Though sealing off your travertine pavers is not required, your contractor will likely recommend this application when installed near a pool or garden.
Sealing off your exterior stone surfaces is typically done twice, but consult your product manufacturer and contractor, as they may have methods that work with their tile product.
The first sealing is done with a primary seal before tiles are grouted, but it will reduce the porosity of your stone tile. The second seal is applied after the tiles are grouted to protect the surface further.
How to Clean Travertine Stone Pool Decking
Use fiber brushes for regular cleaning and a soft broom to remove dust and debris on the surface. You can further remove dirt by brushing with water and a mild detergent.
For stubborn dirt, you may need to power wash your pool patio on a light setting, which you may need to reseal. Don’t use cleaning agents with acid content, as it can damage your stone tile.
Ensure to follow the recommended cleaning and maintenance from your product’s manufacturer.
Travertine Tile Problems
Like any other natural stone, travertine tile can break down when subjected to saltwater. The salt content can leave a chalky white residue but can be swept with a broom.
A more damaging effect of salt is when salt is present within the stone, and when water is absorbed in the stone, salt is dissolved, causing empty pockets and holes beneath the material. This can weaken the structure of your tile, causing it to break or have hairline fissures.
The best way to prevent this is by applying a salt-resistant penetrating sealer to protect your travertine tiles, which can give you reasonable protection for about 5 to 10 years.
As mentioned in its disadvantages, your pool deck has the potential to become slippery when it is constantly wet and when using footwear with poor traction.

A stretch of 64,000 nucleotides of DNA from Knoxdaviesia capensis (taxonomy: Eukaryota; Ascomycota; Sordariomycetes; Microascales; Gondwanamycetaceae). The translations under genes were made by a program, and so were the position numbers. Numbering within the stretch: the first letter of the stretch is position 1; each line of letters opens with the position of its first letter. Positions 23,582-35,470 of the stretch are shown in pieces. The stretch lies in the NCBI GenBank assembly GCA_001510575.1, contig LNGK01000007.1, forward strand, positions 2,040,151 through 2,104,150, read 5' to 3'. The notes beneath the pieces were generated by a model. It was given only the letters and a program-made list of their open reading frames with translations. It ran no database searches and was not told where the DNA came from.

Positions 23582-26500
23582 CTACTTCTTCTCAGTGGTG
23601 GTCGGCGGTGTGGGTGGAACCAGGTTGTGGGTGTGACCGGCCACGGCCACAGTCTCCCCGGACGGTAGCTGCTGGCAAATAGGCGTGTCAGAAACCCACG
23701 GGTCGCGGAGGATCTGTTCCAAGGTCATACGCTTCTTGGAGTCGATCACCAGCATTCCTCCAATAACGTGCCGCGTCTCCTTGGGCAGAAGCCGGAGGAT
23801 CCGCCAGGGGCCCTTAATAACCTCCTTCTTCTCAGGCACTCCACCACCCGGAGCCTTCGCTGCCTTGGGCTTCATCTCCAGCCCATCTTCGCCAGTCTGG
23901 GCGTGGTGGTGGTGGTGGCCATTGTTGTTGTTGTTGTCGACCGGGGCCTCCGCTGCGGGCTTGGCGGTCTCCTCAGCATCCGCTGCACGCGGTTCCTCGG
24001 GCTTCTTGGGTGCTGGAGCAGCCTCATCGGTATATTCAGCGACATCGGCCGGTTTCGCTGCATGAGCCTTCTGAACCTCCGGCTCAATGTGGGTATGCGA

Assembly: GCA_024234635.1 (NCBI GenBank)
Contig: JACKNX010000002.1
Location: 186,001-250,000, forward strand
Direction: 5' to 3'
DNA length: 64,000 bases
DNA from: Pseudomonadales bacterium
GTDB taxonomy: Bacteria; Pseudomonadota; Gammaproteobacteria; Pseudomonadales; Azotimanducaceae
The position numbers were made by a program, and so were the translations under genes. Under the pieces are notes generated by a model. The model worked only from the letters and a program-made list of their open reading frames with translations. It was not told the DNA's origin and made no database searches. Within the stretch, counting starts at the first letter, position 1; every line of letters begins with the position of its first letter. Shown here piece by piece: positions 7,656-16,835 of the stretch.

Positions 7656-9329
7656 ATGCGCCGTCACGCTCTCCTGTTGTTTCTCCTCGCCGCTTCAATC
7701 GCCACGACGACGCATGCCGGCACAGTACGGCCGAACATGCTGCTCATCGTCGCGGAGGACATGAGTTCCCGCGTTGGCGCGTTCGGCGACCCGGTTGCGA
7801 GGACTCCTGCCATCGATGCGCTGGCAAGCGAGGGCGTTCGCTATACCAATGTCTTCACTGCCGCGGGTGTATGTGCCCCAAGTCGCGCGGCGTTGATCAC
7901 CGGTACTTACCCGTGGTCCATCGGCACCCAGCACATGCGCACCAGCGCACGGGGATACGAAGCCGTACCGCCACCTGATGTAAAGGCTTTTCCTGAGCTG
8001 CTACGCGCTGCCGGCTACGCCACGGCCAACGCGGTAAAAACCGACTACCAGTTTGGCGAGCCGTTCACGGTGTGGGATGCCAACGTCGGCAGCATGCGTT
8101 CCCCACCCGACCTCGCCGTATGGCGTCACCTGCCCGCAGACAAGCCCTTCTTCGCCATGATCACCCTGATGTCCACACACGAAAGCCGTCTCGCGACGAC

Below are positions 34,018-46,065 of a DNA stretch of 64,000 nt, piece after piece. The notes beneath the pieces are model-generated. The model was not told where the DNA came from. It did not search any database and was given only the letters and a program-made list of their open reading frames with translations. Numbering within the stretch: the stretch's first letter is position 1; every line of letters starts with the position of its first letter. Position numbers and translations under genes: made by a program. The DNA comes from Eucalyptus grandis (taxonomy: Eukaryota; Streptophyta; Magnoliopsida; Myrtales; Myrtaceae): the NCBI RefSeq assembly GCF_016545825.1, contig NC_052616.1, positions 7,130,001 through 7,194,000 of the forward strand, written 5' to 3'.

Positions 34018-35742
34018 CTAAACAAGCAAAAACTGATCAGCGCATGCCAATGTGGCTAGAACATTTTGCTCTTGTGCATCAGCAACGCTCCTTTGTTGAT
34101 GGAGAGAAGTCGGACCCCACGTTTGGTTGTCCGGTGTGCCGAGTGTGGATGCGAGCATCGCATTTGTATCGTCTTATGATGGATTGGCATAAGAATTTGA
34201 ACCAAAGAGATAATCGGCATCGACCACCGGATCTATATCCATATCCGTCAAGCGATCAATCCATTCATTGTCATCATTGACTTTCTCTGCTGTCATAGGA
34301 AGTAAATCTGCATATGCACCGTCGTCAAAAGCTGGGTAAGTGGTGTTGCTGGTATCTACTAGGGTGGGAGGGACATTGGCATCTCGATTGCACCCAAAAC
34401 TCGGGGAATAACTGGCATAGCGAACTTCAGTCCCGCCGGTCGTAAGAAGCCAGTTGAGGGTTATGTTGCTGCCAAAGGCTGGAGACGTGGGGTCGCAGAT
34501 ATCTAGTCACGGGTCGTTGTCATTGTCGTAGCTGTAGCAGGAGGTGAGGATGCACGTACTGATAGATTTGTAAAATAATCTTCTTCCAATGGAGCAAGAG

It is recommended to apply nano nonslip beads on top of your sealant, as it is five times more durable than ordinary non-slip coatings, which will save you more on periodic sealing costs.
What is Travertine Stone for Patios?
This gorgeous stone material is limestone formed beneath the hot springs over millions of years. When geothermal groundwater heats up, water shoots up, thus creating the pits and unique character on the surface of each stone.
A travertine stone pool deck is an outdoor decking system that utilizes the unique natural beauty and function of cut tiles.
This material offers a rustic appearance, but with the color variations available, you will find that its tiles are versatile options that can work on any style you are aiming for.
Color variations include but are not limited to white, gray, beige, silver, rustic black, ivory, walnut, and cream. Travertine tiles give a homey feel to your pool deck area, and the subtle differences in the color of each stone will surely make your pool area stand out.
Since ancient times, travertine has been widely used in masonry works. The most notable architectural and engineering marvels are made from its stone tiles, including The Colosseum, Hierapolis, Basilique du Sacre Coeur, Tonto Natural Bridge, and Willis Tower.
Like any natural stone tile, these materials are quarried and collected in large stone blocks and then cut to the desired size and shape. You can find these stones sourced from all over the world. Most of these quarried natural stones from Turkey, Mexico, and China are, yet the best quality tiles come from Italy.
What do you think about these travertine pool deck pros and cons? Let us know if you like this stone around the backyard swimming pool or have questions. For more information, visit our page about travertine patio designs here.